by Anneli Rufus
Named for the author of Dracula, the prestigious annual awards — which McFerrin describes as being "like the Oscars for sci-fi/horror/fantasy literature" — are a project of the Horror Writers Association.
Dead Love has been nominated in the Superior Achievement in a Novel category, along with Horns by Joe Hill, Rot and Ruin by Jonathan Maberry, Apocalypse of the Dead by Joe McKinney, Dweller by Jeff Strand, and A Dark Matter by Peter Straub. All of these nominees were published by megapublishers except for Dweller, which is out from Dark Regions Press, and Dead Love, which was published by Berkeley indie outfit Stone Bridge Press.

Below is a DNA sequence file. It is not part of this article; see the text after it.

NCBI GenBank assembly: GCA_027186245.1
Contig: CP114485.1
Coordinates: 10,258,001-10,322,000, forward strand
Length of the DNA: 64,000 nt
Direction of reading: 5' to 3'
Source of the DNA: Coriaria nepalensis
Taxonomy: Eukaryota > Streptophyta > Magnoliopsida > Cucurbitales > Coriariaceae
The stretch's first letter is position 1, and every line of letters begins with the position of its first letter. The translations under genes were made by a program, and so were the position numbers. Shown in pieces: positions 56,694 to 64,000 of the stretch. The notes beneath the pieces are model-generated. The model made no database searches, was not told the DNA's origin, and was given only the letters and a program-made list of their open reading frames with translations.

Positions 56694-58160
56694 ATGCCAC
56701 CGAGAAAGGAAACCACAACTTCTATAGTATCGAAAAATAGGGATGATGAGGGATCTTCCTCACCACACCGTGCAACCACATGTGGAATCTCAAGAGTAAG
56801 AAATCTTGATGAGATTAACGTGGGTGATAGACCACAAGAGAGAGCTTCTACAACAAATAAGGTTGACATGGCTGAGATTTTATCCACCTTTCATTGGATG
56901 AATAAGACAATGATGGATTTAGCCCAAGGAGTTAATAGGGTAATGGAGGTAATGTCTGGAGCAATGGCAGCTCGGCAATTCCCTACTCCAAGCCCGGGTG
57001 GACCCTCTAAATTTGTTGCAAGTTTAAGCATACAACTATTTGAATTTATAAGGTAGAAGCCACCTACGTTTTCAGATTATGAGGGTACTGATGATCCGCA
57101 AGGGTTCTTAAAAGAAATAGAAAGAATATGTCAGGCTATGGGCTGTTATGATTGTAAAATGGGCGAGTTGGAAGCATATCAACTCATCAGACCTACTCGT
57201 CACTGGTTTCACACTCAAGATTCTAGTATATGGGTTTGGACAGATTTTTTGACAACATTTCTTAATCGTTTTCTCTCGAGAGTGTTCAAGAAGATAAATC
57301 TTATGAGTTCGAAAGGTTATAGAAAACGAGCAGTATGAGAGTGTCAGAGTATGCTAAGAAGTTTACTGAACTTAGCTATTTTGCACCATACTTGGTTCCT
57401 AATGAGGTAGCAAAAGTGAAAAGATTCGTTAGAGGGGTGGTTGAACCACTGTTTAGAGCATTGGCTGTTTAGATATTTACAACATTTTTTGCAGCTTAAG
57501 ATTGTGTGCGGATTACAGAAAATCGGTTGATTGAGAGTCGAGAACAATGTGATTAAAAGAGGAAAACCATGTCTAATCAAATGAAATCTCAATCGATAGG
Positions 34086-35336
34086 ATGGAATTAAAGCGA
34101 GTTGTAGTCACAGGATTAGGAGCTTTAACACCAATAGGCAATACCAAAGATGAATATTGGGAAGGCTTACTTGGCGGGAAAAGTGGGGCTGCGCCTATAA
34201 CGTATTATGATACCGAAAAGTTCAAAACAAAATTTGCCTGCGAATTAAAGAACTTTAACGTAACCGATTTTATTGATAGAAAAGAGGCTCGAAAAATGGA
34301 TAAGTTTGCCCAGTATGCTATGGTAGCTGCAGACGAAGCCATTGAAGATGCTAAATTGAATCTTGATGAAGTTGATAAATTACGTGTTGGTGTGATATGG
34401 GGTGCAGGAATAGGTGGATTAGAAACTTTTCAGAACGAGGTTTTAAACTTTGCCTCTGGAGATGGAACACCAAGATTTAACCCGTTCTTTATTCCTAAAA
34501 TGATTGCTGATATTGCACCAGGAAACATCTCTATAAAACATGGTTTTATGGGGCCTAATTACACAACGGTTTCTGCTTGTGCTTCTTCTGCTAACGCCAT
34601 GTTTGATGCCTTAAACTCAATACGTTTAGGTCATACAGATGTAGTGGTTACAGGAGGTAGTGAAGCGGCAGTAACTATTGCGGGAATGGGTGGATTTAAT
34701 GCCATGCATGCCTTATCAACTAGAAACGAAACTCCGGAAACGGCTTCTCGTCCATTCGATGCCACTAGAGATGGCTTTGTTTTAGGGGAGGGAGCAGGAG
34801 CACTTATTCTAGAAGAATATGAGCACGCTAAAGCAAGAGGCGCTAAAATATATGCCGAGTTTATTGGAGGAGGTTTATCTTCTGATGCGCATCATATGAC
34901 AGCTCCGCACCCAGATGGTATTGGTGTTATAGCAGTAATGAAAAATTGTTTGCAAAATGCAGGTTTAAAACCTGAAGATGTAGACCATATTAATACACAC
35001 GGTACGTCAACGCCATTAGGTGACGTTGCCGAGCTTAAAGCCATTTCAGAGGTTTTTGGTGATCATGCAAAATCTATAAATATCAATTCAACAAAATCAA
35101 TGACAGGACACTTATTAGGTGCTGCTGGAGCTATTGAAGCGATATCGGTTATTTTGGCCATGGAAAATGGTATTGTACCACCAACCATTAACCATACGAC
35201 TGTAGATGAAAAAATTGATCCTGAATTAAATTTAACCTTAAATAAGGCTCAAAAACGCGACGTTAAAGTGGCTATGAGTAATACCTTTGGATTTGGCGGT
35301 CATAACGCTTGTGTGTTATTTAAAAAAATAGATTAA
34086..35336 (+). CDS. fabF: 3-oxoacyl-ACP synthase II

The book begins as its narrator, Erin, steps off a plane at Tokyo's Narita Airport "in my short, jade-green sheath and six-inch stiletto heels ... my purplish-brown hair up in a French twist." Little does she know that soon she will be very nearly made into a zombie and will be pursued across several continents by a lovelorn shape-shifting ghoul, that "darkest and dankest of the beings," a corpse-eating "supernatural low-life," as revealed in an EBX profile of McFerrin — who explained that as part of her research for the book, she learned to bake "brain loaf."
As for the Bram Stoker Awards, whose winners will be announced in June, "I am the only woman in my category," McFerrin pointed out.
"As you can imagine, I'm thrilled! ... This is a big deal for a little literary novel from a small independent press. I'm hoping it'll put the book on the readers' radar."